Missive to Master Patron Draktokpa (dpon-yon brag-tog-pa la sbkur-ba)
by Ch’öjé Marpa Sheyrab Yéshey (smar-pa shes-rab ye-shes, 1135–1203)
Translated from the Tibetan by Erick Tsiknopoulos

 

One named Dönden Drakpa Yéshey!

“The nature of mind, free from base and root,

Is that which is, innately, spontaneously present:

The Absolute Body (dharmakāya)”; thus spoke the Dharma Lord.

 

I, the unpredictable wandering monk of Śākya,

Have a constitution, the Absolute Body of my own mind, which is at ease;

Rejoicing at having long associated

With the transcendent View, Conduct, and Meditation.

 

And so it is that, although there is no addendum the end of this text, here I shall write one at this point, following the example of the others. This note was written by the Karmapa of the Snowy Mountains (gangs-ri karma-pa, Gangri Karma Rinpoche).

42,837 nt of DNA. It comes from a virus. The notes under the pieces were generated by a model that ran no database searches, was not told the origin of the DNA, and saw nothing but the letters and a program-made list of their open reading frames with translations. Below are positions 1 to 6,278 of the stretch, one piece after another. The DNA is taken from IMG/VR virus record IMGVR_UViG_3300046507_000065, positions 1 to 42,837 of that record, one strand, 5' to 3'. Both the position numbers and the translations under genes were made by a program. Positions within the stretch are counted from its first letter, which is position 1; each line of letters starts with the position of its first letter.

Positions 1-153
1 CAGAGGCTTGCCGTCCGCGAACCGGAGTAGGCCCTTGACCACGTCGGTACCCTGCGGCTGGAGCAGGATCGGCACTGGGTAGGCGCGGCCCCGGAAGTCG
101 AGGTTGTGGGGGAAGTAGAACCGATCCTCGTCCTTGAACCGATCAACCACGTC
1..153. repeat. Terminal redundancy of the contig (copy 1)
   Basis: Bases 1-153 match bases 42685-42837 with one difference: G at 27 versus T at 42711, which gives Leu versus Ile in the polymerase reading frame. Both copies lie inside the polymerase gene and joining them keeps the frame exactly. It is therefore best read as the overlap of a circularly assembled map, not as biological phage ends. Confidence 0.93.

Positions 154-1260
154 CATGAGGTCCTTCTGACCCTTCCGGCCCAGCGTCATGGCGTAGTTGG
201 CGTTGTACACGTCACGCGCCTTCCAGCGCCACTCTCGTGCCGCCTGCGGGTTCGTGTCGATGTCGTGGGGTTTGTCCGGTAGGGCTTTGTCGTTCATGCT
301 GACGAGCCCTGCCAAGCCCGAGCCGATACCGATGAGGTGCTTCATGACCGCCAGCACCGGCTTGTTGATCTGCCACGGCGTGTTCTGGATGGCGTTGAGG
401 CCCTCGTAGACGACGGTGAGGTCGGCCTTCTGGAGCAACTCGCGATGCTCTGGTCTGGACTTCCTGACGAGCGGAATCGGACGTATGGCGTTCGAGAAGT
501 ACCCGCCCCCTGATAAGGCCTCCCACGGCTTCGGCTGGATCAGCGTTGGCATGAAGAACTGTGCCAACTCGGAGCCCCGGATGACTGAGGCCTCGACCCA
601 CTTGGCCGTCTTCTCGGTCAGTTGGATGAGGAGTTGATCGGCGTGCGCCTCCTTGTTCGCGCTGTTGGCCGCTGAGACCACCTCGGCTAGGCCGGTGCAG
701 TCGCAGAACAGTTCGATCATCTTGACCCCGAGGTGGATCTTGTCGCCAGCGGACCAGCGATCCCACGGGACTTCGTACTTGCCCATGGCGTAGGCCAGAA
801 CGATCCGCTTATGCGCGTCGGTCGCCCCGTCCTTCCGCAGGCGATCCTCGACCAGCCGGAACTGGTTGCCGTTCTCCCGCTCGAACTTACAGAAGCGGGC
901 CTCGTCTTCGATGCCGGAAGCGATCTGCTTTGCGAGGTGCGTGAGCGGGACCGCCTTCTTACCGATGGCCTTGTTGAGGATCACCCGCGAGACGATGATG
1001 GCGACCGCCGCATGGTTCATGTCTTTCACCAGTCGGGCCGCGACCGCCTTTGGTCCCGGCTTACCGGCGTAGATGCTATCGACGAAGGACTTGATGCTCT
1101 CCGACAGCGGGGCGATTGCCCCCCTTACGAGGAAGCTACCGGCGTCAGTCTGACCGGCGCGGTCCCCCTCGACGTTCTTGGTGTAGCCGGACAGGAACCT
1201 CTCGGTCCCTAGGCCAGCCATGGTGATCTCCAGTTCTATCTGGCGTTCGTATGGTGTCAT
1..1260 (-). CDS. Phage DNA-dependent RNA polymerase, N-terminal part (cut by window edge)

(Translated from the Tibetan by Erick Tsiknopoulos, March 2016.

Found in the collection of poems, songs and other writings by Marpa Sheyrab Yéshey, chos-rgyal smar-pa’i mgur-‘bum legs-par bzhugs so, published by the Martsang Kagyu Global Corporation, Taipei/Delhi 2015, pages 150-151)

Notes:

“wandering priest of Śākya” (shaa+kya’s ban-ldom): ‘priest of Śākya’ is a synonym for someone in the Buddhist clergy; ban usually refers to a Buddhist monk, and probably comes from bhante, a Pāli/Sanskrit form of polite address to monks still current in Sri Lanka. Śākya was the family ethnic tribe of the Buddha Gautama, and therefore he is referred to as Śākyamuni, the Sage of the Śākyas (the Śākya tribe still flourishes in Nepal to this day).

 

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3 thoughts on “Letter Poem to Draktokpa, by Marpa Sheyrab Yéshey

  1. Спасибо! Желаем удачи. И того, чтобы редких переводов с тибетского языка было больше и больше, потому что западные люди в этом остро нуждаются.

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